Abelulla Mahdy volunteered to fly a team of around 20 of the company’s Libyan employees past the battlefield at Sirte, Gaddafi’s hometown and the city outside which he was killed last week, and over the Sahara for nearly 200 km (125 miles) to a base at an oil field called Amal, an hour’s drive to the Wintershall site.
The flight required special permission from NATO and the usual company plane had to be left behind in Tripoli.
“The pilot was too frightened to fly,” said Mahdy, dressed in his usual army-green jumpsuit, the lines on his deeply tanned face creasing into a grin.
Mahdy flew the team in a small cargo plane. Many of the passengers spent the two-hour flight on the freezing floor in between luggage, munching on cakes, flatbreads and cheese distributed by two engineers who had volunteered to act as stewards. As the plane began its descent, the tension in the air broke into smiles and laughter.
“The most important thing is that Libyans restart production,” said Sammy Nuas, one of the workers who had volunteered to return.
Many workers are anxious, however, worried that they are sitting ducks in the middle of the Sahara, armed with only a handful of Kalashnikovs and a few machine guns. Militia armed by Gaddafi still roam the desert and remote oil fields are obvious and vulnerable targets for groups aiming to weaken the new government.
Without the help of foreign workers, flows can only ramp up to a third or at best half of capacity depending on the field, Libyans say. The speed with which flows rise is tied to the state of wells and pipelines that have not been used for eight or nine months.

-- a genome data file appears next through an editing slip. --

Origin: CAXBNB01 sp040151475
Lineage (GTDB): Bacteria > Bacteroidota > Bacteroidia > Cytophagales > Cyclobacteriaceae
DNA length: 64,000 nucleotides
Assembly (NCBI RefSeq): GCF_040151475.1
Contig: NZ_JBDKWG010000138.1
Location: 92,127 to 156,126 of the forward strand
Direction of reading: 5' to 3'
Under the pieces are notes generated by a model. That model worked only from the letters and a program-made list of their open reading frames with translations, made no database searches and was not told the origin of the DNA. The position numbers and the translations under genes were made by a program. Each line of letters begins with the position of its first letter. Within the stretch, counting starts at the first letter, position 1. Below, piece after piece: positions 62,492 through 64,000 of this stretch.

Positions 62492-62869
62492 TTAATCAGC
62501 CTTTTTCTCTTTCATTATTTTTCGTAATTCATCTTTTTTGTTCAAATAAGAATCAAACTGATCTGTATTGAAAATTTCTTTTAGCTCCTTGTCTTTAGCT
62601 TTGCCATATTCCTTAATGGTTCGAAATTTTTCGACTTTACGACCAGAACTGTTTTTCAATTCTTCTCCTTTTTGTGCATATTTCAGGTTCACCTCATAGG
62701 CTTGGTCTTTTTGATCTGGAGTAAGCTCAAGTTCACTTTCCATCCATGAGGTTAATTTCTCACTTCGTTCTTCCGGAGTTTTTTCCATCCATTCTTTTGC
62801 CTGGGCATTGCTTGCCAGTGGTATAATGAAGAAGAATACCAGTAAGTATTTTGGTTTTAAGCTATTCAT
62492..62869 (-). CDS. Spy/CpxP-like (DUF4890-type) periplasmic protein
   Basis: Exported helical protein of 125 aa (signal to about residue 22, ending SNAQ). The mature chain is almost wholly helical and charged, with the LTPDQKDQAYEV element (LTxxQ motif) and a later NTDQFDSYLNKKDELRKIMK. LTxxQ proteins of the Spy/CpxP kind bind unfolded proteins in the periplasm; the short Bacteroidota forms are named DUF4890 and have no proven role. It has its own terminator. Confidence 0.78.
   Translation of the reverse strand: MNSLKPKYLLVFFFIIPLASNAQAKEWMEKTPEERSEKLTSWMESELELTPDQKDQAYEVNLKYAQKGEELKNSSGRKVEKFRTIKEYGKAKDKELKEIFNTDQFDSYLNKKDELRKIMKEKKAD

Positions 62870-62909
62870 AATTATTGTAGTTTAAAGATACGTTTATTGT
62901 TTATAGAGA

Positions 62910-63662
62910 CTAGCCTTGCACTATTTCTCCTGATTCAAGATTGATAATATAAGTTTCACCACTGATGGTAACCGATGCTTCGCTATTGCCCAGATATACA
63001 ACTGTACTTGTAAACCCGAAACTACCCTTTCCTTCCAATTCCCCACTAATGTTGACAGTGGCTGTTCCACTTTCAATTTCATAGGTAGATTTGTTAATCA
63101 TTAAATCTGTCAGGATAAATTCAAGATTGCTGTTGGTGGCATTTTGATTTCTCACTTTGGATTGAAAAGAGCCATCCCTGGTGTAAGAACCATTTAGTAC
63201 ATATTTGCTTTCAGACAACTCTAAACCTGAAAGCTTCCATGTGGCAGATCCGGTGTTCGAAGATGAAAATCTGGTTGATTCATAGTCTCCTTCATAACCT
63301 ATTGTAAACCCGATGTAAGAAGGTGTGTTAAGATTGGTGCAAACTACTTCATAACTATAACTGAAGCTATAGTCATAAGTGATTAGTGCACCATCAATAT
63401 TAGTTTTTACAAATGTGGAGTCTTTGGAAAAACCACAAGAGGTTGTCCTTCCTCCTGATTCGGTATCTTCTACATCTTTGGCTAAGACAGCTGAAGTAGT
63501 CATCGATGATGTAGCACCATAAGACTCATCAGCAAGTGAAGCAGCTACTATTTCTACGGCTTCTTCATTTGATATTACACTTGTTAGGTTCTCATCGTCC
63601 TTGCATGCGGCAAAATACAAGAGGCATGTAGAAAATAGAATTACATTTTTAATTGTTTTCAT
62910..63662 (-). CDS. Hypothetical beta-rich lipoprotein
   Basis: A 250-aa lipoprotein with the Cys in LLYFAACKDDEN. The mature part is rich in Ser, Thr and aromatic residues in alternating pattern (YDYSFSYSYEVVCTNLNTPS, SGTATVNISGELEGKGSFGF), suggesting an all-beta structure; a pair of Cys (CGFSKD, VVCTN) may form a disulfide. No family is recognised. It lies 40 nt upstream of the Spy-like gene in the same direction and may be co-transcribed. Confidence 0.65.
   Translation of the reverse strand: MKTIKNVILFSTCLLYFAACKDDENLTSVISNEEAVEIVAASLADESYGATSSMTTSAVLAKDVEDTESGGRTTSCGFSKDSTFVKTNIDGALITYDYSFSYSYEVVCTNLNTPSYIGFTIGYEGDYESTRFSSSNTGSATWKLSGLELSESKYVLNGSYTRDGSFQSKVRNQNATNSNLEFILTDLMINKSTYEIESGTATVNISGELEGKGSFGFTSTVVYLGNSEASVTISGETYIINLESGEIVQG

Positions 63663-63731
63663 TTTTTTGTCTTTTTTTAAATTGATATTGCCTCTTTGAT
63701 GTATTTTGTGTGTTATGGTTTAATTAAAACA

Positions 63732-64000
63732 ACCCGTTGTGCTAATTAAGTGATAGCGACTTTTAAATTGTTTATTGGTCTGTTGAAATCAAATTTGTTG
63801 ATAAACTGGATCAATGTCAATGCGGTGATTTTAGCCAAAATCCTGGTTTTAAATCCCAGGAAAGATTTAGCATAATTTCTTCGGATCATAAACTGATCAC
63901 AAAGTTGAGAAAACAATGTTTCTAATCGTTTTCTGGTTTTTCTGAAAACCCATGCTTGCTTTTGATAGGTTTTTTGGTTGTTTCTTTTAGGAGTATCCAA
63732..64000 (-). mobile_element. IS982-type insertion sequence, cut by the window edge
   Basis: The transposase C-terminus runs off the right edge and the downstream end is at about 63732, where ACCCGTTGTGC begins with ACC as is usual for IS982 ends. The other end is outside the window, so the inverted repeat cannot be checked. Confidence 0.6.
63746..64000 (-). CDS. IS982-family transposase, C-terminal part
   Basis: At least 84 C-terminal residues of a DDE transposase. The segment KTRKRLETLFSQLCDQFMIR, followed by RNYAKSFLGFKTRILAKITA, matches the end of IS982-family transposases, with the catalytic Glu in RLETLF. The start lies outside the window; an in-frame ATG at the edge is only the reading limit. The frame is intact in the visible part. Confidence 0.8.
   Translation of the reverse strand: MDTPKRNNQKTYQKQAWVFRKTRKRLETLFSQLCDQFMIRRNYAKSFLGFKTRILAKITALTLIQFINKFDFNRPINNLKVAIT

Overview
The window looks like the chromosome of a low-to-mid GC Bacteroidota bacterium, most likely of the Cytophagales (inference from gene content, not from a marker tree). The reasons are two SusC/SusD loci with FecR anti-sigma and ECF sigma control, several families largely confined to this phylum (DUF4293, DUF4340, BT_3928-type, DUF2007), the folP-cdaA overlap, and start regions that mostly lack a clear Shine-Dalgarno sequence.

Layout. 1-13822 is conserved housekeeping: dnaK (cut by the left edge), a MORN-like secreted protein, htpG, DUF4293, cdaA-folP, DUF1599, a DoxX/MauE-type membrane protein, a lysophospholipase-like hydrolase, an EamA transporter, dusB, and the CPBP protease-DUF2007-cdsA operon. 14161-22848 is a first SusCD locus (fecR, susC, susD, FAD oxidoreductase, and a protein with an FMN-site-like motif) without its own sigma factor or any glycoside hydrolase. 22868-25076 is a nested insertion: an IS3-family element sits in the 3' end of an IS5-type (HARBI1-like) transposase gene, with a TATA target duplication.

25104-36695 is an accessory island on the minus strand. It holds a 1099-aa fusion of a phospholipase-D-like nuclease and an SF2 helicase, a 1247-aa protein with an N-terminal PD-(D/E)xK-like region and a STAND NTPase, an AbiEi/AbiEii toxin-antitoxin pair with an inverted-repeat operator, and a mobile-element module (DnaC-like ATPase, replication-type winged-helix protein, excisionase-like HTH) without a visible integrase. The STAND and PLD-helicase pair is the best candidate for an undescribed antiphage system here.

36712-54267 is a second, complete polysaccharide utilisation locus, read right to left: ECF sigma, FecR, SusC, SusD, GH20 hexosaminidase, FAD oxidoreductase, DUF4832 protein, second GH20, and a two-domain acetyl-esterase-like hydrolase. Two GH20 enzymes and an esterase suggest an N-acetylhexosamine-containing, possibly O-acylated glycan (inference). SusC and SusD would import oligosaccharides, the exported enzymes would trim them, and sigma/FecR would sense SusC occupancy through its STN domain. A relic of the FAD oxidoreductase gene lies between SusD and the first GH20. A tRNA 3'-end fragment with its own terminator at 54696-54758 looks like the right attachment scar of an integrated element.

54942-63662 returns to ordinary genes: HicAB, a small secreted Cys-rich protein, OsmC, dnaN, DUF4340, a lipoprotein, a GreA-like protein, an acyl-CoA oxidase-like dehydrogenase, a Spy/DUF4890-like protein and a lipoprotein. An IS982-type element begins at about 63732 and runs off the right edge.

Even at Wintershall’s site, which pumped close to 100,000 barrels of oil per day before the war — and where there is no trace of the battle that has scarred other parts of Libya — it could take six months or more for flows to reach their pre-war output rate, according to workers onsite.
“It all depends on conditions here, whether pipelines are in good condition or we find leaks,” said Salah Abdulmalik, a product controller.
The return to production could take much longer in areas sabotaged or looted during the war, and some sites were even bombed by NATO because they were being used as a base for Gaddafi’s fighters.
In the southwest region of Fezzan, the scale of destruction at two huge sites that produced almost half a million barrels per day is severe, and firms have taken the first step of deploying small teams with squads of fighters to assess damage and begin making essential repairs. It could be many months before significant volumes of oil begins flowing from this area.
Meanwhile, in early October, even in safer, southeastern parts of the oil-rich Sirte basin, local workers were alone and still prepared for the worst.
Close to Wintershall’s site in the southeast, at the Amal oil field joint-operated by Canadian oil firm Suncor, the manager recounted how locals defended the site from looters and attacks during the war and were ready to face more action.
When war broke out, they obtained weapons from the local authority and were briefly shown how to use them. Then, alone, they mounted a defense for eight long months.
“We loaded trucks with missile launchers and coordinated with towns close by to protect the fields,” said Saad Ali Eshiem, who oversees the 50 or so workers who have returned so far.
The field’s 24-hour patrols continued and machine guns were still mounted in a row on pick-up trucks standing to attention in the shade.
Mohammad Zuay, a 26-year-old oil worker on patrol, was armed with a Kalashnikov. When asked if he had ever had to fire his gun, he broke out into a tired smile.
“Many times,” he replied.
Editing by Sonya Hepinstall